Calling all players to Rec Department sessions
by Jeanne Tao
On Wednesdays around midday at the VFW Hall on Kemble Avenue in Cold Spring, one might hear what sounds like stones being polished in a tumbler, or hundreds of marbles repeatedly spilling on the floor.
To those in the know, it’s the familiar sound of mahjong tiles being shuffled. Between games, the players must move the tiles to mix them up, using large circular motions with both arms, resulting in the cacophony so often associated with this age-old, four-player game that originated in China (which is different from the matching game of mahjong solitaire).
Mary Schlich of Garrison has taught the American version of the game, known as Mah Jongg or simply “Maajh,” for the past six years through the Philipstown Recreation Department. Schlich started a Mah Jongg open-play session in Philipstown because she didn’t have anyone to play with while living in the area. After retiring to Florida for part of the year, a friend there taught her the game.
“She said she learned this new game, would I like to learn, and I love games,” Schlich recalled. “She taught me Mah Jongg, and I’ll be grateful every day of my life, because I love this game. And then I came back to New York, and I had nobody to play with, you know, because we’re snowbirds — we go back and forth. … So I thought, well, I’ll offer to teach, so I volunteered, and that’s how I got people.”
Schlich loves the game so much, in fact, that she taught the game to her family: siblings, children, daughters-in-law and grandchildren, so they can play during family get-togethers. She also regularly attends Mah Jongg tournaments, where enthusiasts play the game competitively for hours on end. In January, she plans to go with her sister to Florida for Mah Jongg Madness, which will consist of two half-days and one full day of play, complete with cash prizes for the winners.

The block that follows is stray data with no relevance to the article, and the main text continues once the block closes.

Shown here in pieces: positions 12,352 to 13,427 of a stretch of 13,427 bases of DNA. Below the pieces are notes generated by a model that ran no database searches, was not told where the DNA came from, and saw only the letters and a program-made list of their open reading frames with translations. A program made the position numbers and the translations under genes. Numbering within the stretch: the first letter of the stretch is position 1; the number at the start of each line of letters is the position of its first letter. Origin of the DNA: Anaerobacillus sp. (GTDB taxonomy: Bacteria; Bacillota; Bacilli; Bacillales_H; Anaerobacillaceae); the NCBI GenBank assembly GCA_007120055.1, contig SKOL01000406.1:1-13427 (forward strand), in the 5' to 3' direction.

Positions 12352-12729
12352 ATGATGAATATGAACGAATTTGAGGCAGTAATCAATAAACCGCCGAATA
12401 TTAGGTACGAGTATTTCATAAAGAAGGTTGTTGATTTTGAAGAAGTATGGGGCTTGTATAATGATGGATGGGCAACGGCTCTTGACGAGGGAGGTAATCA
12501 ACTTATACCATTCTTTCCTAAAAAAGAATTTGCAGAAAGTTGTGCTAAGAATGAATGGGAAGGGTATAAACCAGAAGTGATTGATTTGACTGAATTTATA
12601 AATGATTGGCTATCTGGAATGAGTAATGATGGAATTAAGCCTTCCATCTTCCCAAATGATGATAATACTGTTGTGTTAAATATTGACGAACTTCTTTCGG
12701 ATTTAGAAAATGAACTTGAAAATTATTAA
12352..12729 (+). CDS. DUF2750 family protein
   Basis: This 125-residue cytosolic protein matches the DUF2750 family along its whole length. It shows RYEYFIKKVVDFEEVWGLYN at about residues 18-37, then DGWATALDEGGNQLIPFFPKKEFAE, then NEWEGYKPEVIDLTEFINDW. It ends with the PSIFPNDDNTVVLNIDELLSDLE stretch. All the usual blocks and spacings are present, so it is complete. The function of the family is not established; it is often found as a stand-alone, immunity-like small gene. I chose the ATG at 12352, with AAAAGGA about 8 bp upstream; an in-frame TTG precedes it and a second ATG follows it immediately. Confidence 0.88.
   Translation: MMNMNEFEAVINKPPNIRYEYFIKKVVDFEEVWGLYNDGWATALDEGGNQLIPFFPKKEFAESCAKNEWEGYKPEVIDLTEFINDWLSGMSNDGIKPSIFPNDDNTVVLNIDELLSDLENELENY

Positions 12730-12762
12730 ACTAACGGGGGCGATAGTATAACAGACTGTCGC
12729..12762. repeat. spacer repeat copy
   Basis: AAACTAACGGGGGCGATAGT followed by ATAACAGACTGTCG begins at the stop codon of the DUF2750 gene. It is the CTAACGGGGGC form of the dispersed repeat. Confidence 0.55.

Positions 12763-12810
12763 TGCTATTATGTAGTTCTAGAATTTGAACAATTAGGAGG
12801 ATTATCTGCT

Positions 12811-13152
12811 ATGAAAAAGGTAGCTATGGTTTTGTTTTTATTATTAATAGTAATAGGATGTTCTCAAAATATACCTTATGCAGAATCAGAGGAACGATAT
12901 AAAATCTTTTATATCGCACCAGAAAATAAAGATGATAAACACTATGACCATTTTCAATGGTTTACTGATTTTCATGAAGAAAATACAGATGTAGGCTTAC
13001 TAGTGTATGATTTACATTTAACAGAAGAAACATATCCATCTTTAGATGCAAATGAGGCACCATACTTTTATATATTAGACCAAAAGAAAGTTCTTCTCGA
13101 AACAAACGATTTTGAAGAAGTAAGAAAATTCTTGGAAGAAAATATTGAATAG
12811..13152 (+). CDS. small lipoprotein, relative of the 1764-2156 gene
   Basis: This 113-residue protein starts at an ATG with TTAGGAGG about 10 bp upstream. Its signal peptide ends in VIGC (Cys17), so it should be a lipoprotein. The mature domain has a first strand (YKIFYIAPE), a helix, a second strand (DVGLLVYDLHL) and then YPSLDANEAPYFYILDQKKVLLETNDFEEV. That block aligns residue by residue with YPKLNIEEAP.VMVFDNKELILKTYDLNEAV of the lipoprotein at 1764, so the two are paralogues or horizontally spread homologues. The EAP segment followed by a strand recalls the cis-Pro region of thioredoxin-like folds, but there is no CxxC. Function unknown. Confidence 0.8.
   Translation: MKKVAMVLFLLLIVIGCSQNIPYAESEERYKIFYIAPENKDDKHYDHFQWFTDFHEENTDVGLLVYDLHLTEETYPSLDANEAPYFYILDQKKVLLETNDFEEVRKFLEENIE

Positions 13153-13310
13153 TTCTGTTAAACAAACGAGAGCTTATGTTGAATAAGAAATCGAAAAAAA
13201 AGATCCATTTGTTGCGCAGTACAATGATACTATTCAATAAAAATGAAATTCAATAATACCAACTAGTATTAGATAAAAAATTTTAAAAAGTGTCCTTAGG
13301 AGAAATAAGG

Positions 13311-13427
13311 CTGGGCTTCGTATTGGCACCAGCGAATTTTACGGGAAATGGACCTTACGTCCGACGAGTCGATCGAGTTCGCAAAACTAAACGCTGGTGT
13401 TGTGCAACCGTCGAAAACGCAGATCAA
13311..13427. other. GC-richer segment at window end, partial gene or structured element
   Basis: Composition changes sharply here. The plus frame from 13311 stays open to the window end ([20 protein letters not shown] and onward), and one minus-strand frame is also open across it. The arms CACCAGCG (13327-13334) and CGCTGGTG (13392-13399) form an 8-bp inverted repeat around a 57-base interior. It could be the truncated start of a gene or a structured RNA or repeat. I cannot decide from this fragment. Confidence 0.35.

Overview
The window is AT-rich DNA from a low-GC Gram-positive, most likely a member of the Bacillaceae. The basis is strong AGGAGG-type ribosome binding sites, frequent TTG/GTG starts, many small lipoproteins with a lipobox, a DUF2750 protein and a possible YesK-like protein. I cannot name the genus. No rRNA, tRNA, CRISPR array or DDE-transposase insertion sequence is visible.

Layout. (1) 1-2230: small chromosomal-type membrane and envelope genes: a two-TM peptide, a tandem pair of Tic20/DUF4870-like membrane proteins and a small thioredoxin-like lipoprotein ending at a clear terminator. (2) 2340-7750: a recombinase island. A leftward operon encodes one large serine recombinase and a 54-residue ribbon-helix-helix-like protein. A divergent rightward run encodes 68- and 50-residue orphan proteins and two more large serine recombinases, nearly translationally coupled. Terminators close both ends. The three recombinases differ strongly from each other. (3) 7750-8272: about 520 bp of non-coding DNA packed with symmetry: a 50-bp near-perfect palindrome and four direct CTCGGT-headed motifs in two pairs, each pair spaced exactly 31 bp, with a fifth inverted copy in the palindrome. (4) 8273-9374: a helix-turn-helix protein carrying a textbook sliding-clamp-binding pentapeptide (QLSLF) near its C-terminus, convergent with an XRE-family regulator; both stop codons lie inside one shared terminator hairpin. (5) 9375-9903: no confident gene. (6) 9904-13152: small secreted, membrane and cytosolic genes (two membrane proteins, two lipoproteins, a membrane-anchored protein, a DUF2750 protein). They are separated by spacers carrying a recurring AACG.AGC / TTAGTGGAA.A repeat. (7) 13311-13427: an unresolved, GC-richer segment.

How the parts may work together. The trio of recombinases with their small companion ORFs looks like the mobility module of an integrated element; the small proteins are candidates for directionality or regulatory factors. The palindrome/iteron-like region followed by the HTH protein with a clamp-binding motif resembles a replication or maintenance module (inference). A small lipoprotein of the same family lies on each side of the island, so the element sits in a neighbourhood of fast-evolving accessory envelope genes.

When asked why she loves the game so much, she answered, “I guess because it uses your brain.” Reminiscent of the card game rummy, mahjong requires strategy and skill, with an element of chance thrown in the mix.
The standard Chinese version, while varying widely by region, generally involves creating melds (three or four of a kind and/or three numerical tiles of the same suit in sequence) and a pair.
Brought to the U.S. in the 1920s, the Amercian version of Mah Jongg developed with quite different rules and scoring. The National Mah Jongg League explains on its website (nationalmahjonggleague.org) that the American version differs in that it uses a card of Standard Hands, which is changed every April 1. Instead of making melds and a pair, one wins by creating one of around 30 different 14-tile hands shown on the card. Mah Jongg also employs joker tiles and the Charleston, a way of exchanging unwanted tiles with other players before play begins. Rules about claiming discarded tiles also diverge greatly. Both do, however, require concentration and calculation throughout play.
Because of its demands on one’s mental abilities, games like Mah Jongg are purported to stave off dementia and other memory difficulties, giving retirees like Schlich an added health benefit along with the enjoyment (and occasional cash winnings) of the game. Keeping the brain active, said Schlich, is not the main reason she does Sudoku or crossword puzzles, reads or plays Mah Jongg, but it is a beneficial side effect of these activities.
While Schlich now prefers more fast-paced play with advanced Mah Jongg players, she does teach newcomers when necessary. Many other players, like Julie Salisbury, a retired literacy teacher in Peekskill with great enthusiasm for the game, also help beginning players learn the ropes. The group meets on Wednesdays from 10 a.m. to 1 p.m. and ranges from one to three tables of play, with about eight players currently attending the sessions regularly. For more information or to purchase a 2012 Standard Hand card, contact the Philipstown Recreation Department at 845-424-4669, or just show up at the open-play session at 34 Kemble Ave. in Cold Spring.
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